She taught me to look at people as humans, not for their commercial value. Then there was Caroline Nooseli, Head of Cash at the same bank. She once told me, ‘don’t sit and expect me to train you. Don’t sit expecting the organisation to give you a chance. Prepare yourself for that chance to come. Learn what you don't know.’

Biko, am I talking too much, will you write all these down?

Please go on…

Then there was Lilian Ngala, Head of Human resources for Diamond Trust Bank. When my ambitions were higher than the organisation, Lilian told me that it’s good to be ambitious but company policies come first. However, if you think that your ambitions are now bigger, go and sow somewhere else. She is the first person to ever say I had “presence.” I had never even heard of that word. (Laughs)

She also taught me not to play the victim. The world will conspire against you, people will not want you, but it is upon you to succeed.

Then John Muli, the current Head of Treasury for Credit Bank taught me the power of social capital. That you need to go and create networks. Lastly, Azmina Mulji, the former head of HR for Credit Bank. Azmina was a mother. I remember when I went to her when my wedding engagement broke up, and I was suicidal.

She asked me a question; ‘do you think your ex-fiancée is whining the way you’re whining here? Stop whining and go be a better version of yourself than she knew. Get a better education, better clothes, a better house, a better car. Better you. Don’t come back to my office as a victim!’

I enrolled and finished my Master’s degree and then, I bought a Mercedes Benz. (Chuckles)

Of course. The best or nothing...

(Laughs) Pamela Mutembei Njuguna, the former head of business development, Credit Bank always taught us to give everybody a second chance. Then Nahashon Mungai, the director at Standard Investment Bank, is a guy you can go to with any problem. Any. And you come back with a solution. All these people taught me that you are never enough.

Correct me if I’m wrong but poverty seems to have been your greatest driver to make it. You look like you are on your way to financial independence. What happens then? Will your fire die when poverty or the fear of it stops being a motivator?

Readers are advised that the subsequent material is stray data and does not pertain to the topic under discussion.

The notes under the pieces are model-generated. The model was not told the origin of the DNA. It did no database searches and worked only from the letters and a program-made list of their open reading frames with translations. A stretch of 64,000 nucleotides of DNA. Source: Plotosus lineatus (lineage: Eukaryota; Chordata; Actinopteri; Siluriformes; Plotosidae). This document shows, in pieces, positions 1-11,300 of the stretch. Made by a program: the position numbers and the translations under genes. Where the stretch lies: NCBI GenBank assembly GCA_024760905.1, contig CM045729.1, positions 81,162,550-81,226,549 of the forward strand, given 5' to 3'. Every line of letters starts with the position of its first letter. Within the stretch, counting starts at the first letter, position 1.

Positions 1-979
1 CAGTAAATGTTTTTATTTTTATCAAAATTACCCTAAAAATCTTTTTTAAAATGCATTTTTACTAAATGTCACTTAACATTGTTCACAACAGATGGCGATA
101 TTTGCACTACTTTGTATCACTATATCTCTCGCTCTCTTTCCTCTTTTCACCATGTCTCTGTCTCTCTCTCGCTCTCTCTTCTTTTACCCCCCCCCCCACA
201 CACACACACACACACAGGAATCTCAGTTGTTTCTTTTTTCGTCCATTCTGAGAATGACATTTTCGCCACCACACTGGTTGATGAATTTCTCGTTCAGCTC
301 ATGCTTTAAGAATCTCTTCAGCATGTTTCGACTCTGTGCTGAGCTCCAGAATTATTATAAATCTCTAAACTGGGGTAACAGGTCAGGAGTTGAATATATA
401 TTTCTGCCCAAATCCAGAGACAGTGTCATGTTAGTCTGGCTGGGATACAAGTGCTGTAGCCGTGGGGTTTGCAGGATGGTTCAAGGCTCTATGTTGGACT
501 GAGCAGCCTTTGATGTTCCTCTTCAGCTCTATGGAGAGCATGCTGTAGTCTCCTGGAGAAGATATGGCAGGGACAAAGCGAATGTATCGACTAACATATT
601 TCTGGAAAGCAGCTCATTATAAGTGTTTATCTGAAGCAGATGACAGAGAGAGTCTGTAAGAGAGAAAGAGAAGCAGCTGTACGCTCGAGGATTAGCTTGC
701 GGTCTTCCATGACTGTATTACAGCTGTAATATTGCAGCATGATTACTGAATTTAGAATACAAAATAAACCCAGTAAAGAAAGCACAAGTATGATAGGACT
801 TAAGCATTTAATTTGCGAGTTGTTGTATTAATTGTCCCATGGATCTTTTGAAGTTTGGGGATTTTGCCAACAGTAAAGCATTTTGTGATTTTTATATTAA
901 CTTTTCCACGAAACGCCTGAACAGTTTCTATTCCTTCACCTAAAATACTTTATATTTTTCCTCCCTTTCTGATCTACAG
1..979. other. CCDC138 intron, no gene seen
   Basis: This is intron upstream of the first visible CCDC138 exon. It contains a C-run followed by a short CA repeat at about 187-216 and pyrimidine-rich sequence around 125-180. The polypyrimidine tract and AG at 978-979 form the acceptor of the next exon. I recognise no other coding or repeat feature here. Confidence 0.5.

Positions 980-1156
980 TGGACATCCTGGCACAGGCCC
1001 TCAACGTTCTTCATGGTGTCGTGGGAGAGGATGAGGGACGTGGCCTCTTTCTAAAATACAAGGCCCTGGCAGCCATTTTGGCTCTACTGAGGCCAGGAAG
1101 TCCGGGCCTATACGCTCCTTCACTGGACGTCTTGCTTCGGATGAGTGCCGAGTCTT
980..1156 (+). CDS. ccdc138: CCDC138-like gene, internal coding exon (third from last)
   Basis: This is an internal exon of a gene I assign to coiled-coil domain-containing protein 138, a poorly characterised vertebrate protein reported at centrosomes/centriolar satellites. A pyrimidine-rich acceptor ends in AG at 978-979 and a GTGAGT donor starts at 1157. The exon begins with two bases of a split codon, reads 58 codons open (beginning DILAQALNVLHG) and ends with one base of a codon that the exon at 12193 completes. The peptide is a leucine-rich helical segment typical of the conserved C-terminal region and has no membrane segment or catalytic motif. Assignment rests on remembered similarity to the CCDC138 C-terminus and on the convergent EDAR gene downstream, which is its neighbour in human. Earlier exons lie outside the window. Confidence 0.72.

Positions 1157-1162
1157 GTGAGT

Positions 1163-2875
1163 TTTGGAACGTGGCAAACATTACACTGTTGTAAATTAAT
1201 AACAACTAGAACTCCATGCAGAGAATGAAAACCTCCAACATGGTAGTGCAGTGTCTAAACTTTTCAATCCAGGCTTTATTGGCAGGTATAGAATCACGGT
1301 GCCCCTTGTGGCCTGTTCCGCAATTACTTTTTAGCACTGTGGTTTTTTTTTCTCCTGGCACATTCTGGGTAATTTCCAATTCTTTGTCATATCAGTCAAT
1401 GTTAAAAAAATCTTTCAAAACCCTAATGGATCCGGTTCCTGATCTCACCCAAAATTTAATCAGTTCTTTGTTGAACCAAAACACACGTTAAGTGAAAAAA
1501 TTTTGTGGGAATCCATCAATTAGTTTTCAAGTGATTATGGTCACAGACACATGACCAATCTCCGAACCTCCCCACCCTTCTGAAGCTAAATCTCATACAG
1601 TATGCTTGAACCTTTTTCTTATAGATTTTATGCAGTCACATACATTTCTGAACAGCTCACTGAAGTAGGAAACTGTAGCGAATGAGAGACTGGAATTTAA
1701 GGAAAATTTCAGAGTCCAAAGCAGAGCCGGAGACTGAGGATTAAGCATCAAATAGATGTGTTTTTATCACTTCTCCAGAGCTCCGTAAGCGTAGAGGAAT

Let me tell you about poverty, Biko. I've been very poor. I’ve worn one short to school for four years. I’ve gone to bed without food. I made a pact with myself, that as much as I am alive, I’m not going to be poor again, whatever it takes.

I didn’t have any other choice but to succeed. I got a daughter when I was 16 years and I promised myself that my daughter will not go through what I did. I have a brother called Felix Osano. I have never known a more ambitious person in this life. When things didn’t go our way when our parents died, he kept hope. I don’t want to be poor ever, Biko. (Pause) There is a Luo word to describe it that I can’t use in your newspaper.

No, use it.

Ofuo. To mean, poverty is stupid, it’s disrespectful. It has no dignity. It takes away your personality, your confidence. You remain useless. Because I know what poverty is, I’m trying to help as many people as I can. I have a mentorship programme for young people. If you come to my house on a Saturday, you’ll find many boys from Kibera slums. I call them my corporate babies. I also contribute to my former primary school —Tulu Primary School in Nyakach —where children sit on the floor. I want to help them get an education because that’s the only shot they have. This is my next level, fighting for others.

I might be overreaching here, Kennedy, forgive me. But I get a feeling that you’re a guy full of character, or presence if you will. You are good with people, but you've had a rotten luck when it comes to women.

(Sighs) You are right. But now I’m dating this lovely girl called Sunshine. [She made an amazing smoothie]. But I have not been lucky because of me, not the women. First, I never grew up in a family setting. So, I don’t know what it is like to be part of a good family. I read it in books, I see it on TVs.

Second, not having parents takes away your dignity. Being an orphan is tough, you are always second or third or last. Nobody prioritises you. What happens when you start making it? You strive to tell the world that ‘I’m no longer the same.’ You overcompensate. You become extravagant with your emotions, with your money, with your time, all to prove a point.

But soon you realise you’re alone. Anybody cheering you up was either a user and the people who love you truly you’ve left them behind. You want to be loved again, to be appreciated, you don’t want to be poor because nobody loves a poor man, not even bed bugs. (Laughter) When have you seen a poor man complaining about bed bugs?

When you think of poverty, what smell do you attach to it?

Cabbages. The smell of cabbages is a trigger for me. There are not many rules in this house but one is cabbages can never be cooked here.